How to Prepare a Pitch

To start a business, what you need more than money is a plan and a whole lot of hustle.

To start a business, what you need more than money is a plan and a whole lot of hustle. A plan that will attract the people, funds, and resources essential to bringing your business to life. As an entrepreneur, you’ll need to be able to represent that plan in a pitch.

The word pitch often refers to a presentation that encapsulates all the details about your startup. It illustrates your passion, aspirations and your business model, usually both verbally and with an accompanying document called the ‘pitch deck’.

The objective of a pitch is to explain the core elements of the business and to engage the audience, leaving them wanting to know more about the startup’s core idea. Pitches often have time constraints attached and some have specific requirements for the content. Irrespective of if you’re pitching for investment, funding, or to find partners, it’s useful to create a pitch so that you can quickly explain your idea to others. Just remember— like everything in your startup, your pitch can (and should) change over time.


Your Pitch should address these questions:


What is the problem you’re trying to address?

Here is your opportunity to explain where the gap in the market is by explaining the problem you’re trying to solve. If your product is a solution for multiple problems at the same time, the pitch has to be focused on the most painful one. You need to make that core problem your cause and the audience needs to see it.

Who is your target market?

In this part, you present how much potential for growth your business holds. What is the size and growth rate of that market, as in the number of people who face the problem you are addressing?

How much of that market can you realistically reach, and in turn what are the profits you would expect from capturing that portion of the market? If you’re a not-for-profit, what is the size of the impact you can make?

What is your solution?

Whether it’s a service, product or platform, explain how your solution works or even better, demonstrate your solution in action. Explain why it is a fit for the problem and audience you’re addressing. One of the most important features investors look for in startups is the scalability of your solution, so make sure to address how given more resources you are capable of growing your business to accommodate an increase in demand.

Why is your solution better than others?

A competitor is any party competing over solving the same problem regardless of their solution. List the closest competitors in a table or graph and present how you compare in regards to product features, overall offering, market positioning, and market share. Your objective here is to show your strengths in terms of your points of difference. If you’re pitching for investors, include how much capital each of the competitors has raised along with their market valuation. This will show the investors how attractive your target market is in terms of ROI.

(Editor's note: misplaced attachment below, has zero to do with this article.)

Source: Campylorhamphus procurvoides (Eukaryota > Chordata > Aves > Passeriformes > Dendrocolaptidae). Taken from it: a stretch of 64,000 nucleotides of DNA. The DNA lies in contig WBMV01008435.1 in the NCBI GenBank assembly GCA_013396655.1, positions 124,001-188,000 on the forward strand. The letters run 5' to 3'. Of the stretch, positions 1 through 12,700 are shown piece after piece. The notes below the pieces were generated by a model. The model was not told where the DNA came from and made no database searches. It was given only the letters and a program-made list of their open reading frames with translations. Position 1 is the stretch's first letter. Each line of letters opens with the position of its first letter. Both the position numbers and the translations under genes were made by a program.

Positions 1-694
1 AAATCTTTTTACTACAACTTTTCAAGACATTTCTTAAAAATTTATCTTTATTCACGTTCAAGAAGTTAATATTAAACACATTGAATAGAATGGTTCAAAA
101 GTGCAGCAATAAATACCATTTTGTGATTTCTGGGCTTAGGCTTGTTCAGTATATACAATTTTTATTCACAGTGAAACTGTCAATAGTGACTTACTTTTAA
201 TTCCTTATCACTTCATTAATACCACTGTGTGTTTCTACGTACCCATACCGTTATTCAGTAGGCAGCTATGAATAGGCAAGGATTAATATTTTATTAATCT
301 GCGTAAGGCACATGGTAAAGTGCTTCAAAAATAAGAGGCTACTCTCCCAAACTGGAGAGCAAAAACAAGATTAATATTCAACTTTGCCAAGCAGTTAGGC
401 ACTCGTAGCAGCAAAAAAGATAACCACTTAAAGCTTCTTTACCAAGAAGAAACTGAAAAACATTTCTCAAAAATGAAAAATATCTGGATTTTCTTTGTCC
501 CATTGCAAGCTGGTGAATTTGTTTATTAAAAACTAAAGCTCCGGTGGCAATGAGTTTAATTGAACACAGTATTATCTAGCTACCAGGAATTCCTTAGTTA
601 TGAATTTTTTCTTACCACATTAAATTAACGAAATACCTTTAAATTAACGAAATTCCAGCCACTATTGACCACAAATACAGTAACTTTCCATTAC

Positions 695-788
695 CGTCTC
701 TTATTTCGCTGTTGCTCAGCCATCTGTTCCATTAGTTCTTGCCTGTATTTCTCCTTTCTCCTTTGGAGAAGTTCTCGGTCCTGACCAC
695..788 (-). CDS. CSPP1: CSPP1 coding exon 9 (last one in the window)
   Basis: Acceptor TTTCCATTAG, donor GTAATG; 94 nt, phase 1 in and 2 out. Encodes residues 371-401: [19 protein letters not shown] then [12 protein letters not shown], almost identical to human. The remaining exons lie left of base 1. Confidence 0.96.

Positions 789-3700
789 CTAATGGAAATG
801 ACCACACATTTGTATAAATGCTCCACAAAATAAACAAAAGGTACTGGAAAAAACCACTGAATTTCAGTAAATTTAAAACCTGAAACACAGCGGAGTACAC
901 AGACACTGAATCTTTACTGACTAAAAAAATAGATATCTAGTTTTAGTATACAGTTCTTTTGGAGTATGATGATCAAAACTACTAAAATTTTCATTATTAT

What are you pitching for?

Whether it’s for a partner, co-founder, or investor make your demands clear and explain what the resources obtained will go towards and what their impact will be as well as what you are offering in return.

Who’s on the team?

As many competitors strive to solve the same problem, it is your team’s ability to bring your solution to the market that drives success. In this part, list the members of the founding team and include their past achievements and the capabilities that will enable your startup to achieve its goals.

Note: Test your pitch with at least 3 people. They can be family and friends, but preferably someone who doesn’t have a strong personal relationship with you, so they can give you unbiased feedback. For a professional opinion send your pitch to [email protected] and we’ll have a look, on the house.


Good luck on your entrepreneurial journey and for more insight into what it takes to start a startup in Victoria, download our free playbook. Hatch Quarter’s playbook takes you through the steps you need to take as a founder to bring your startup to life and includes a comprehensive guide to the startup communities and resources available to you in Victoria.